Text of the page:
Emerging Indian American political star Nikki Haley has made it to the cover of Newsweek with a story on her transformation from "obscure state representative" to front runner in South Carolina governor's race.
The magazine recounts how an "earthy, attractive, articulate" and the Republican Party's "newest star in a fast-changing South," Haley "proceeded to dispatch a US congressman, the lieutenant governor, and the attorney general in the Republican primary and runoff."
"For the November elections, Haley is pitted against Democratic nominee Vincent Sheheen. If elected, she'll be South Carolina's first female Governor and the second Indian American Governor after Bobby Jindal of Louisiana," the US newsmagazine noted.
"Now she's the hottest thing in South Carolina politics. And if she wins in November, becoming the state's first female and first non-white Governor, she'll likely rocket to national prominence and secure a spot in the GOP (Republican) firmament," the Newsweek said.
"She brings something new to our party," said Henry McMaster, the attorney general who lost to her in the primary and later endorsed her. "We have a new leader for the conservative movement in this country, right here in South Carolina."
Born Nikki Nimrata Randhawa in a Sikh family, the mother of two who overcame allegations of extramarital affairs and ethnic slurs, Haley shies away from talk of breaking racial and gender barriers.
"She says she's proud of her heritage and of the accomplishments of Indian-Americans - their educational attainment, their income levels, their philanthropy. But that's about as far as she'll go.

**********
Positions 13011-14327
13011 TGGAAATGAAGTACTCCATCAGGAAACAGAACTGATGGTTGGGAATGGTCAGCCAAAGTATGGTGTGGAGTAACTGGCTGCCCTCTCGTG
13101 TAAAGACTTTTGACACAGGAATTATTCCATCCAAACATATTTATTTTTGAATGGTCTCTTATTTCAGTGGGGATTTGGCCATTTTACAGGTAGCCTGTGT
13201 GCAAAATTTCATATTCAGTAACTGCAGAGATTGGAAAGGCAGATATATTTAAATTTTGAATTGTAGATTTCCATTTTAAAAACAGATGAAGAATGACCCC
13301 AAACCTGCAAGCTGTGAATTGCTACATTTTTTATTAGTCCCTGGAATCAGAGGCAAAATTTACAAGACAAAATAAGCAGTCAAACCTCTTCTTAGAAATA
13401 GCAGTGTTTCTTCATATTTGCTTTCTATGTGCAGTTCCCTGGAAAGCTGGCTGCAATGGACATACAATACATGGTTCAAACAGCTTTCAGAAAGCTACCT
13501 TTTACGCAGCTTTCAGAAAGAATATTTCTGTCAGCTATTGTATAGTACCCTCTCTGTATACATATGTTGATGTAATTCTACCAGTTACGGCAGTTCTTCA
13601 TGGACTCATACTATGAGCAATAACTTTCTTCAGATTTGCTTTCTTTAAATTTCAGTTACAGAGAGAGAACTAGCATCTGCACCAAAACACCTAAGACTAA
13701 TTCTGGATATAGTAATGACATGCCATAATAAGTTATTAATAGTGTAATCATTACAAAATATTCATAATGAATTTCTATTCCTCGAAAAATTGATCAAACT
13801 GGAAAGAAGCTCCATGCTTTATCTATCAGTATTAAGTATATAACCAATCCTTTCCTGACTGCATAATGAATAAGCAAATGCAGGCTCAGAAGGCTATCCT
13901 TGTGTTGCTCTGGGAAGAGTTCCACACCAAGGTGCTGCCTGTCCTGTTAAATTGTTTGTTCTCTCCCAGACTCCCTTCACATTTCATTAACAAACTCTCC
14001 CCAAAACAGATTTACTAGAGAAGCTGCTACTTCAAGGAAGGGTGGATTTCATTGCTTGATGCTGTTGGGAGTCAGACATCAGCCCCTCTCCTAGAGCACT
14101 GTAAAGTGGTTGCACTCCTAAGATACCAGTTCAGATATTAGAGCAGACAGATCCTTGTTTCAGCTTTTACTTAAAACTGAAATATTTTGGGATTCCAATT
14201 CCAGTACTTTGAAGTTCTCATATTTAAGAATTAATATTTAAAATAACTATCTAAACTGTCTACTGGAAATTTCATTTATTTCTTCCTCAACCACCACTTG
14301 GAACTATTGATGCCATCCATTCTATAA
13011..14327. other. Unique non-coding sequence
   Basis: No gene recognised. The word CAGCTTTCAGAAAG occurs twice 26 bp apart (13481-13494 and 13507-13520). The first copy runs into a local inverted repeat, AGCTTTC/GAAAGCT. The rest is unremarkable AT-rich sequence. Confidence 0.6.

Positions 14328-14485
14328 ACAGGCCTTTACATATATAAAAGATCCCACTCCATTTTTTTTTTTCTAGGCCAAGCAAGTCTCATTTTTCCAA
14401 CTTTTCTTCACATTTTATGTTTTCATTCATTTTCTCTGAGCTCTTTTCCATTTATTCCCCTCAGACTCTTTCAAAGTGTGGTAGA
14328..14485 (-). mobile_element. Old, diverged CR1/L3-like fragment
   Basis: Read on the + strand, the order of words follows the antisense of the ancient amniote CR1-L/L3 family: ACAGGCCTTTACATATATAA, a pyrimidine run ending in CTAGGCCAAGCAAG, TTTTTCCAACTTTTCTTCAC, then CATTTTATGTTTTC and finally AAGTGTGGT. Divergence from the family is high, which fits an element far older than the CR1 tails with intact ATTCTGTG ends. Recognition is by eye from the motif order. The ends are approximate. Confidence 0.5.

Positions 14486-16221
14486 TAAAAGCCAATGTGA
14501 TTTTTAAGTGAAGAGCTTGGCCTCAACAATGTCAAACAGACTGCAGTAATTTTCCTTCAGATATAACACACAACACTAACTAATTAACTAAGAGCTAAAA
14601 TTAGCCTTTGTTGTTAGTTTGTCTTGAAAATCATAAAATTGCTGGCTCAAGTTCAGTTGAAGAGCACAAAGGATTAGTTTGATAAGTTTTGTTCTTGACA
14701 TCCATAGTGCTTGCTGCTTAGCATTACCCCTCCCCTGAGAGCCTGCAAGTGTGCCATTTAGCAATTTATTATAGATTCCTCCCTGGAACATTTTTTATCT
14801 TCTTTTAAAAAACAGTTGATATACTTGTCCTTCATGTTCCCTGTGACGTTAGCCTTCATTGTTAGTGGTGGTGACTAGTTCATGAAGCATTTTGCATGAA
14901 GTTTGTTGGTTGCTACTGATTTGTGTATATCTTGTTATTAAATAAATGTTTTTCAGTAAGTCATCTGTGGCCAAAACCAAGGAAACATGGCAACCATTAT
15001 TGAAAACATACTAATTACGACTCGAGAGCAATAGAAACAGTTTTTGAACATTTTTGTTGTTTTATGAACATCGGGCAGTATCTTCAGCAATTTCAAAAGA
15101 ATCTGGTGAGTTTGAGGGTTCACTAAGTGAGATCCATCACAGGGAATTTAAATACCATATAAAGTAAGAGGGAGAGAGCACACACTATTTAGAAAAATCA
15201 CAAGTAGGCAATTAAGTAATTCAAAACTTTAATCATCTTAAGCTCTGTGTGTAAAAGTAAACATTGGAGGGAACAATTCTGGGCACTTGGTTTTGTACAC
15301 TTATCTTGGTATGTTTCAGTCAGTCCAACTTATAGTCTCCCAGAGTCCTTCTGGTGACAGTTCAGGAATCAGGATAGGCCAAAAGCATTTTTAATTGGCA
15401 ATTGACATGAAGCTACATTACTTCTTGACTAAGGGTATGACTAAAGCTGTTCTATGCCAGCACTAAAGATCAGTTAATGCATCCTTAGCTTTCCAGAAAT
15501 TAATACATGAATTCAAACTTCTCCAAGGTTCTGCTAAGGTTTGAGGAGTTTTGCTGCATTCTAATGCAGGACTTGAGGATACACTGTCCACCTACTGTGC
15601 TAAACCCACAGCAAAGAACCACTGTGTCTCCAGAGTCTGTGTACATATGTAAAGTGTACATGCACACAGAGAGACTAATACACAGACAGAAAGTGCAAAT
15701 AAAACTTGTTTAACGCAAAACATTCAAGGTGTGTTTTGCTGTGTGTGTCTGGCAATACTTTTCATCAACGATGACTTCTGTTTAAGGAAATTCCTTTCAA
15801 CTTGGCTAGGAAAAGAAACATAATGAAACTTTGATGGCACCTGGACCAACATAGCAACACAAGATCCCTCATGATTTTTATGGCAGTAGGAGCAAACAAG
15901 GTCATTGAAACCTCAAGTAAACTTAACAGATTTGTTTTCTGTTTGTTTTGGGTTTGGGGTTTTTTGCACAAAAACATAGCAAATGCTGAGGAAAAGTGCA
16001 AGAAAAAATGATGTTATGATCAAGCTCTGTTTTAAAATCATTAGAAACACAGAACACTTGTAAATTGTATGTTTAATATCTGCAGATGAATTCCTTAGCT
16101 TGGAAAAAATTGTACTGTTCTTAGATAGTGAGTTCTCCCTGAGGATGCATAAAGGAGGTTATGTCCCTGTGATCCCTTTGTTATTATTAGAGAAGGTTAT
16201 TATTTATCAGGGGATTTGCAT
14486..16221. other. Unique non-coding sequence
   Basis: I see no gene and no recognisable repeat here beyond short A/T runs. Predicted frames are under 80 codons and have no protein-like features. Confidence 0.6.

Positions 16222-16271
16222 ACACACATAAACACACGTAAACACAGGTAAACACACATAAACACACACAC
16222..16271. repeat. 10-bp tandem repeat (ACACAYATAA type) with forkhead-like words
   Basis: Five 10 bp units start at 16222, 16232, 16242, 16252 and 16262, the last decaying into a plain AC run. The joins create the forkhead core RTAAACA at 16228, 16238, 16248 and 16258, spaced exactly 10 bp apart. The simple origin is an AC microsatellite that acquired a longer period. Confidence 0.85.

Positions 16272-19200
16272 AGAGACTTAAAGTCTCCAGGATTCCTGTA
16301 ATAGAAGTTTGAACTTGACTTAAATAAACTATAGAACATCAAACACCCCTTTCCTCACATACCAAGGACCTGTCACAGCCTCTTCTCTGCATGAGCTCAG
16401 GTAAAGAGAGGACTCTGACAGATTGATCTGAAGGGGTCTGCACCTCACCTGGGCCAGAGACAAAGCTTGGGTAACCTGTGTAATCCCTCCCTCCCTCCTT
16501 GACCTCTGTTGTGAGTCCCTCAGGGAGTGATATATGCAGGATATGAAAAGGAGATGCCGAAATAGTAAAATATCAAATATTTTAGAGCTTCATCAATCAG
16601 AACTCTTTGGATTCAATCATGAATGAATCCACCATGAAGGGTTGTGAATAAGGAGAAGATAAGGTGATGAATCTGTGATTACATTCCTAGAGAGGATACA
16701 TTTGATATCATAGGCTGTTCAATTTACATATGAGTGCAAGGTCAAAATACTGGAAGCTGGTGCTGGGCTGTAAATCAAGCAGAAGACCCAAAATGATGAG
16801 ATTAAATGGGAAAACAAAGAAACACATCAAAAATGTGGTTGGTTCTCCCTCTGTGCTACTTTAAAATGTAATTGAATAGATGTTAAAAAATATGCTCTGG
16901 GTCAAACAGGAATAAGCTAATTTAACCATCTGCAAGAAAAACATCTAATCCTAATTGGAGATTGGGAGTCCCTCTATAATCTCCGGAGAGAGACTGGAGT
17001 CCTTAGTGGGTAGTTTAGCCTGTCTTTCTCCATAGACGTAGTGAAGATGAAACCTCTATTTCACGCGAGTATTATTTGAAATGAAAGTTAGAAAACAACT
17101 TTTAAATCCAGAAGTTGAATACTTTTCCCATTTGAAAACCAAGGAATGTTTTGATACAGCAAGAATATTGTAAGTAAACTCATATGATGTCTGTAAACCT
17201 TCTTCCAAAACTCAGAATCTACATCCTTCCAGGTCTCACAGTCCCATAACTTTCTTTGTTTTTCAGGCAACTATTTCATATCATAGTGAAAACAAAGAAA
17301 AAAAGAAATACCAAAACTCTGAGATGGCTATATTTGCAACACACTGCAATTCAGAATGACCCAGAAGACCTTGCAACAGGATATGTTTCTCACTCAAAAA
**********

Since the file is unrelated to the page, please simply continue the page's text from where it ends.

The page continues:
"The fact that I happen to be an Indian female, of course that brings a new dynamic. But what I hope it does is cause a conversation in this state where we no longer live by labels, but we live by philosophies."
Noting her transformation after former Alaska governor Sarah Palin endorsed her and the Tea Party movement embraced her, Newsweek says: "Haley is attractive and earthy, with a gleaming smile and a steely resolve."
"While the former Alaska governor often seems tongue-tied and uninformed, Haley comes across as sharp and articulate. She's remarkably poised for someone fairly new to politics. And she's a natural at the art of schmoozing," it said
"Eager to shed their image as the party of old white men, national Republicans are salivating," the magazine suggests.
"The GOP has long struggled with expanding the base of our party," it cites Nick Ayers, executive director of the Republican Governors Association (RGA) as saying. Haley offers "a big chance for us to bring ethnic minorities into the party."